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How Safe Is Your Car Seat? It May Depend on Your Car

Researchers found that child safety seats are not compatible with vehicle seats nearly half of the time.

Boy sleeping in car seat Konstantin Sutyagin/Shutterstock
We already know that car seats can be difficult to install properly. But new research released this month is shedding better light on the cause of the struggle.

A great deal of child safety seats are not compatible with the size and shape of vehicles seats, found a new study published in Traffic Injury Prevention.

Researchers from The Ohio State University College of Medicine tested 59 car seats and 61 vehicles (a total of 3,600 combinations) and concluded that seat angles and headrests caused improper fits 42 percent of the time. Specifically, forward-facing car seats didn't meet up with the car's headrests in more than half (66 percent) of the combinations.

Compatibility issues can potentially cause an unsuitable position and increase children's risk of injury, stated a press release on the research. This risk is heightened even more if parents use certain objects, like towels, to help a car seat fit better.

The takeaway? Just because a car seat has passed federal safety regulations and looks secure-as-can-be on paper doesn't mean it's the right one for you. In order to optimize the safety of the car seat and provide the best protection for your child, make sure it fits properly in your vehicle before purchasing.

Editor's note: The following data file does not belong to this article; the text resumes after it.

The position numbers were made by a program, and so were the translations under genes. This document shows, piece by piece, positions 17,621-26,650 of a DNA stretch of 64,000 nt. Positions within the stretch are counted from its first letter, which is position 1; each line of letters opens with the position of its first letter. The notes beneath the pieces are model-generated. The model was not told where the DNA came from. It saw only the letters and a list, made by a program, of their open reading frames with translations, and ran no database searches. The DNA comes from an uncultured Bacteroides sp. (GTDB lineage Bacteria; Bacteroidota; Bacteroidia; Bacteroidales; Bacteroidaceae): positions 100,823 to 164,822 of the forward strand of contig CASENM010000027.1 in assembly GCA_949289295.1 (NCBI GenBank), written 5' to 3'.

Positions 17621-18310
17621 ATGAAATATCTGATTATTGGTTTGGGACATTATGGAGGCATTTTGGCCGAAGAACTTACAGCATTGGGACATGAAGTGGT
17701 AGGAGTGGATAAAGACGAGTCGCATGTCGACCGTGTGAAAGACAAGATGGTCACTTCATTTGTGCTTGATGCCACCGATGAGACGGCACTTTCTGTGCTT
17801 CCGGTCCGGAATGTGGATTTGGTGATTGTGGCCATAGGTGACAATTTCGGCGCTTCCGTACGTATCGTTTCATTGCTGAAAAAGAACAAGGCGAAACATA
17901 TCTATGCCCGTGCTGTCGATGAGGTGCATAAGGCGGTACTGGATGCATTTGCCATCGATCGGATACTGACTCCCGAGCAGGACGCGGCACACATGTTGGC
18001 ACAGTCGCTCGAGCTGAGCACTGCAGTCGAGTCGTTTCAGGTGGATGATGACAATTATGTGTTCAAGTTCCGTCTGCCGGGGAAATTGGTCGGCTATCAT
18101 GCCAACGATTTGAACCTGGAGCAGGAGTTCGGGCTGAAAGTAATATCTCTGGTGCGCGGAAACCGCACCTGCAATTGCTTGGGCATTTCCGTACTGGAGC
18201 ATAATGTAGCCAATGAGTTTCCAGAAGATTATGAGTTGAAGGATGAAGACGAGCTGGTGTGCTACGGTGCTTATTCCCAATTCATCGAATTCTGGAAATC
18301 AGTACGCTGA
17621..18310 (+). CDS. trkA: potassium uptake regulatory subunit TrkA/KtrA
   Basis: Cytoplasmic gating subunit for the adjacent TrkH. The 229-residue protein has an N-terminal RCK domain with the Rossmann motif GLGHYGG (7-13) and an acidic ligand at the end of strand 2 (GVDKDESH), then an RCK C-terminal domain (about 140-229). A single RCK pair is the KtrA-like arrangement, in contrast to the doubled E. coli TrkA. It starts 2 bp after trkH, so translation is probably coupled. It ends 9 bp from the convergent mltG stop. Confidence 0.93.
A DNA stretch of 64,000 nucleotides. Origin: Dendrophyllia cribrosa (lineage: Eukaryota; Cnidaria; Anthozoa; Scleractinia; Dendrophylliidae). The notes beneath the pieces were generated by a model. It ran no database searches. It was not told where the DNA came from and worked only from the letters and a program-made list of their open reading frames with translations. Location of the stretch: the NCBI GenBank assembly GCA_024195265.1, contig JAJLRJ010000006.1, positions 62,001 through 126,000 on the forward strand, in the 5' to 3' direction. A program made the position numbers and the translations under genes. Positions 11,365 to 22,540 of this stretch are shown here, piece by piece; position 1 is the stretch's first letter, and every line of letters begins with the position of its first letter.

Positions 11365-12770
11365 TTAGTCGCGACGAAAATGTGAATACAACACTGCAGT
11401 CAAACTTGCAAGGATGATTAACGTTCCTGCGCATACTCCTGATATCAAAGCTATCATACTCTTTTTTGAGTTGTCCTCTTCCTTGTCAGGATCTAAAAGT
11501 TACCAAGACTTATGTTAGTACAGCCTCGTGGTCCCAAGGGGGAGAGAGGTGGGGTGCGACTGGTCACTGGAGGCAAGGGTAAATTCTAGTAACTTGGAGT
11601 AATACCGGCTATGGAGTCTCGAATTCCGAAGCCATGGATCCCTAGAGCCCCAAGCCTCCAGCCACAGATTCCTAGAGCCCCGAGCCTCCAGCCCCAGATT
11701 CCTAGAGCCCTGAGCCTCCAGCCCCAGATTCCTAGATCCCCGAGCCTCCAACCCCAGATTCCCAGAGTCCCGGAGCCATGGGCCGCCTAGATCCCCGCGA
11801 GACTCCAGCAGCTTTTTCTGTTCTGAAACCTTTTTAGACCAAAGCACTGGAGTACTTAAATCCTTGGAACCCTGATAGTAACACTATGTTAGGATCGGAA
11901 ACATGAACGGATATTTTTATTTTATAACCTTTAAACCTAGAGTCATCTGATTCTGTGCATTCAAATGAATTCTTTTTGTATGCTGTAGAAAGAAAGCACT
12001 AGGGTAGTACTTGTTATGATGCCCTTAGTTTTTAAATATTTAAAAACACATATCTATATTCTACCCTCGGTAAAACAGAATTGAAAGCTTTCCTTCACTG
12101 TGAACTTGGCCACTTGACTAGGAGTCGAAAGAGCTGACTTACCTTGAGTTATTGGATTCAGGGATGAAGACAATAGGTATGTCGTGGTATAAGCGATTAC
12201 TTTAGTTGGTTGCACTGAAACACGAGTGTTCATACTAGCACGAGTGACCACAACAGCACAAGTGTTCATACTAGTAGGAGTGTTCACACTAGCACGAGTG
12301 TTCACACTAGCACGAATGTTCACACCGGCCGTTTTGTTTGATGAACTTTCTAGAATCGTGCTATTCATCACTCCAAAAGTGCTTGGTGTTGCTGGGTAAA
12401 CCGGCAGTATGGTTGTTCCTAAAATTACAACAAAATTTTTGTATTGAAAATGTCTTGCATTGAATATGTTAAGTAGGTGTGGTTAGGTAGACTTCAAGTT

"We want to encourage parents to take measurements of their car in order to make the most informed decision when choosing the safest car seat option for their child," said study author Julie Bing, a research engineer at Ohio State College of Medicine's Injury Biomechanics Research Center. "We recommend parents go to the store and ask if they can take the model off the shelf and go out to their car and try it. It might look great on the shelf and have all the greatest safety ratings, but if it doesn't fit in your vehicle, it may not be the best option for you."

Caitlin St John is an Editorial Assistant for Parents.com who splits her time between New York City and her hometown on Long Island. Follow her on Twitter: @CAITYstjohn.

How to Install a Car Seat